Hey, mama to the monkey boy, I feel your pain - on the ignoring and the losing your gd focus. One thing that always helps me on the latter point is to pull out a favorite gd book and read a little. "Becoming the Parent You Want to Be" is the one I usually reach for first because it reminds me quickly of where my son is and what I'm striving for in this parenting journey.

As for the ignoring, I've found that it helps my patience infinitely if I just skip the initial addressing from afar and go straight to the "squat, touch, and talk." Sometimes he still doesn't listen and then I just have to help him to do what needs to be done or, if he's really focused on something, I can help him complete what he's doing (or just wait a moment) and then he's ready to go. It also helps to engage him in play a little bit, rather than just talking in a normal voice - sometimes sillily (is that a word?) singing out a request/point/whatever gets his attention more effectively and also helps to lighten my glowering mood.

Another thing good about getting out of the habit of addressing him from afar too much is that you set a precedent that's going to come in handy in another year or so when your hair is standing on end because his tone of preference is a shriek and he's using it to call you from the next room. It won't totally eliminate it, but at least you can honestly say, "Hey, man, we don't do that around here. When we want to talk to people, we come to them and speak in a gentle voice."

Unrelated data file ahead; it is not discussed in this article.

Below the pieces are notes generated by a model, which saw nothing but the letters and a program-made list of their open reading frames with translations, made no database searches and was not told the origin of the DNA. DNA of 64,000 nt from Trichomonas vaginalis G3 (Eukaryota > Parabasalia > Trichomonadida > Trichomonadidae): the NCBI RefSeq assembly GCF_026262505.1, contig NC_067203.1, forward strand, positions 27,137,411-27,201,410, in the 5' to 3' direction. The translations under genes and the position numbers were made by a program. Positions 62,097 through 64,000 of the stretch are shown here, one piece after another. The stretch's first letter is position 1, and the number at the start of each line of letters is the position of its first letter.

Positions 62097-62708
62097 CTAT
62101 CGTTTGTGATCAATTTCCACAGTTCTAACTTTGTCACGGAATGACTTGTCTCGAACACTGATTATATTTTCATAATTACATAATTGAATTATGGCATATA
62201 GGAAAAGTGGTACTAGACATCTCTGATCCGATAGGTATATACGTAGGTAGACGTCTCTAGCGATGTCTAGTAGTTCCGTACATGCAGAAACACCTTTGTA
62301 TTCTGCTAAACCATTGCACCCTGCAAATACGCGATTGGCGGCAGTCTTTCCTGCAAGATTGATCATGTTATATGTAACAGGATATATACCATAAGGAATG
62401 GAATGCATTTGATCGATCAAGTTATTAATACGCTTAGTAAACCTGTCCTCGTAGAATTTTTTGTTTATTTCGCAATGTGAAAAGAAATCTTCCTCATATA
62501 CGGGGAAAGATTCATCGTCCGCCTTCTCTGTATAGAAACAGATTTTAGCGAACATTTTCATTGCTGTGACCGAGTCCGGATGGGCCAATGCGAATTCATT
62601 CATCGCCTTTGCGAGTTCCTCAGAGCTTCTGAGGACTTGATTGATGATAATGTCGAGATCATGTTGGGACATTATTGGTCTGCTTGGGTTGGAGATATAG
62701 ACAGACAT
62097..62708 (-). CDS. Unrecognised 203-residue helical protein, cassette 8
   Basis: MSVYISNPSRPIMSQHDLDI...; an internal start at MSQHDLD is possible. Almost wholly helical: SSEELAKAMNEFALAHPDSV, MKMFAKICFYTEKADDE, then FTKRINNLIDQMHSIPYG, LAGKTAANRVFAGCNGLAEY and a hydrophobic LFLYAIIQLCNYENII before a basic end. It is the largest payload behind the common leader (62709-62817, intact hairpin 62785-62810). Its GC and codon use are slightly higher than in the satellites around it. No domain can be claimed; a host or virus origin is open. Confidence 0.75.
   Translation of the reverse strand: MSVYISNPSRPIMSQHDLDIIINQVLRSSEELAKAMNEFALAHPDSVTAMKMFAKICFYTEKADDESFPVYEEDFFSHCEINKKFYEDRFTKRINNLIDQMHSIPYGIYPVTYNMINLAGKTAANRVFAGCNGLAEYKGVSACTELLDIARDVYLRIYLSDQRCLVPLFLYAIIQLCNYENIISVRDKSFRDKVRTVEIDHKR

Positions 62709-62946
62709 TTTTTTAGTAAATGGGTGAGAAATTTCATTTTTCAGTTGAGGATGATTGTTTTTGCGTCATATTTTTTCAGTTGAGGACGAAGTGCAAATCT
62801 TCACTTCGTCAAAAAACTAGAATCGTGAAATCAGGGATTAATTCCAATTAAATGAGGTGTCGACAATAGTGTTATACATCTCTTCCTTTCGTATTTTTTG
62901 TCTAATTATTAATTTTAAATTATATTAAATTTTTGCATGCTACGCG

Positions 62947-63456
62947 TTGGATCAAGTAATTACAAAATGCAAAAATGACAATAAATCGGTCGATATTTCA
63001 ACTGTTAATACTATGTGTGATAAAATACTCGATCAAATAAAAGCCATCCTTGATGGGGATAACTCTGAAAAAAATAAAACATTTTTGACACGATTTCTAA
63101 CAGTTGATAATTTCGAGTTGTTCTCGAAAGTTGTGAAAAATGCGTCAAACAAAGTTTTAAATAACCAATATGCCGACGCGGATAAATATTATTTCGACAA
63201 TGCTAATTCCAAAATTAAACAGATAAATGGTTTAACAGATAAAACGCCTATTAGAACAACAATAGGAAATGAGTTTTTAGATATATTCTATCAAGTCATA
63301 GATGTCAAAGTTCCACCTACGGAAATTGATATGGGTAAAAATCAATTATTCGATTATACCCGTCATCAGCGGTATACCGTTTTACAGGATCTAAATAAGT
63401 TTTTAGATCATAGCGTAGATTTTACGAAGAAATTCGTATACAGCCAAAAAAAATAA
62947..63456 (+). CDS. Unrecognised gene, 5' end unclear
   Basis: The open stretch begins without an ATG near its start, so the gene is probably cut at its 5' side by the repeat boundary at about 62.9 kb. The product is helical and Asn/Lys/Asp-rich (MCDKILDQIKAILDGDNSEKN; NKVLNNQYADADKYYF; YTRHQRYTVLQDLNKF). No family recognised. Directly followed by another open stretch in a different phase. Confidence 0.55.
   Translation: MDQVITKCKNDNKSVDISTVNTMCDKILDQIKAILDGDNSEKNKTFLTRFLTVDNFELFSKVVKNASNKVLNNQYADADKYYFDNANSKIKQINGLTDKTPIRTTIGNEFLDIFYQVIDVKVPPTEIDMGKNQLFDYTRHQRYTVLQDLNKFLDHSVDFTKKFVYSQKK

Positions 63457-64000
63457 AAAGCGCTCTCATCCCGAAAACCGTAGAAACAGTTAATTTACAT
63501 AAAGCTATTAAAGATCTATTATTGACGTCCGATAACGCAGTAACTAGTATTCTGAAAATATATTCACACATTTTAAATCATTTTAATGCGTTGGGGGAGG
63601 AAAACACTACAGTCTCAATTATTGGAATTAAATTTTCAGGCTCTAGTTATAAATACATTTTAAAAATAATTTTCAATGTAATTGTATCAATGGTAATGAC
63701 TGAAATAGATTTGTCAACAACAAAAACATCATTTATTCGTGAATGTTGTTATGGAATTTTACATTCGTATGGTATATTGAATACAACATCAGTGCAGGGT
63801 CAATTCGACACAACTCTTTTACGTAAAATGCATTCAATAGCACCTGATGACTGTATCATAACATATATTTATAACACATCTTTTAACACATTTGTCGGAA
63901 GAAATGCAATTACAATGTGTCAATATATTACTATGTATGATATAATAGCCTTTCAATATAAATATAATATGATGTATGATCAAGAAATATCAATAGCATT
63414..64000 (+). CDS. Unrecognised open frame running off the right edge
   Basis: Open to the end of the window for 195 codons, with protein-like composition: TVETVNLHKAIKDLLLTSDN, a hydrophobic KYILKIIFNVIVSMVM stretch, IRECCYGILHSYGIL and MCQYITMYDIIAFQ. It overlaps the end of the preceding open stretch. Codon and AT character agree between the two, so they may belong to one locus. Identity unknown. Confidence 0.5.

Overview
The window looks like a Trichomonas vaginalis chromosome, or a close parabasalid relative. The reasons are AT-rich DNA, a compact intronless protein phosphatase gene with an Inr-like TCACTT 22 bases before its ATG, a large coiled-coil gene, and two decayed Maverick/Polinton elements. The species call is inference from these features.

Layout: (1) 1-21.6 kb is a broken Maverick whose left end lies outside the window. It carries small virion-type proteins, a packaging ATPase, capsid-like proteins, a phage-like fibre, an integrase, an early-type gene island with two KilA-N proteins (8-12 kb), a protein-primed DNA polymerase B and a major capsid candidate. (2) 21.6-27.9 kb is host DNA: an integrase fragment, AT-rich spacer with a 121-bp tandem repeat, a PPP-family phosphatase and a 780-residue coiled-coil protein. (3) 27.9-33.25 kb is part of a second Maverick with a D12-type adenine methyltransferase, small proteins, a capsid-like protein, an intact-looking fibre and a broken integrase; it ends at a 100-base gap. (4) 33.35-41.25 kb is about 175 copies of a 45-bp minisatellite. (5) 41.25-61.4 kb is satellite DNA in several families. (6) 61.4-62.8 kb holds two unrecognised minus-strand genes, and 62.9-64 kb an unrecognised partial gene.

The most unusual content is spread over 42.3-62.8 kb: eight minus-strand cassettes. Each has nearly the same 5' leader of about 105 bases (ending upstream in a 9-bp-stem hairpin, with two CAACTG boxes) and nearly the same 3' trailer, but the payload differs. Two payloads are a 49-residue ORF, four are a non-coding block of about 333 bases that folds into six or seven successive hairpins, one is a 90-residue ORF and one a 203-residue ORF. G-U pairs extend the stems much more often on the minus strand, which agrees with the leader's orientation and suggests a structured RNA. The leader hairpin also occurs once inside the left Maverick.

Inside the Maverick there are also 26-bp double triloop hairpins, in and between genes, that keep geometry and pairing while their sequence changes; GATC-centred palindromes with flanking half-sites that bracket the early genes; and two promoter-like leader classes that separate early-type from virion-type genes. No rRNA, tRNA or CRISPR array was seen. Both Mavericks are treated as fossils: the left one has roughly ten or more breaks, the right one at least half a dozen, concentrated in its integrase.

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#9 of 37 Old 11-27-2004, 01:30 AM
 
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Thank you for sharing the sticky. I obviously would have read it if I knew where to find it.

GD is wonderful. Just bear in mind that physical application of pain is only 1 form of abuse. Verbal abuse is just as bad. I know someone who does not hit her kids, but she yells at them all day. That's not gentle. Not in my book.
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#10 of 37 Old 11-27-2004, 01:32 AM
 
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Quote:
Originally Posted by mar4JC
Thank you for sharing the sticky. I obviously would have read it if I knew where to find it.

GD is wonderful. Just bear in mind that physical application of pain is only 1 form of abuse. Verbal abuse is just as bad. I know someone who does not hit her kids, but she yells at them all day. That's not gentle. Not in my book.
Absolutely. Fortunately we don't have to choose one or the other.

Welcome to GD.
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#11 of 37 Old 11-27-2004, 01:34 AM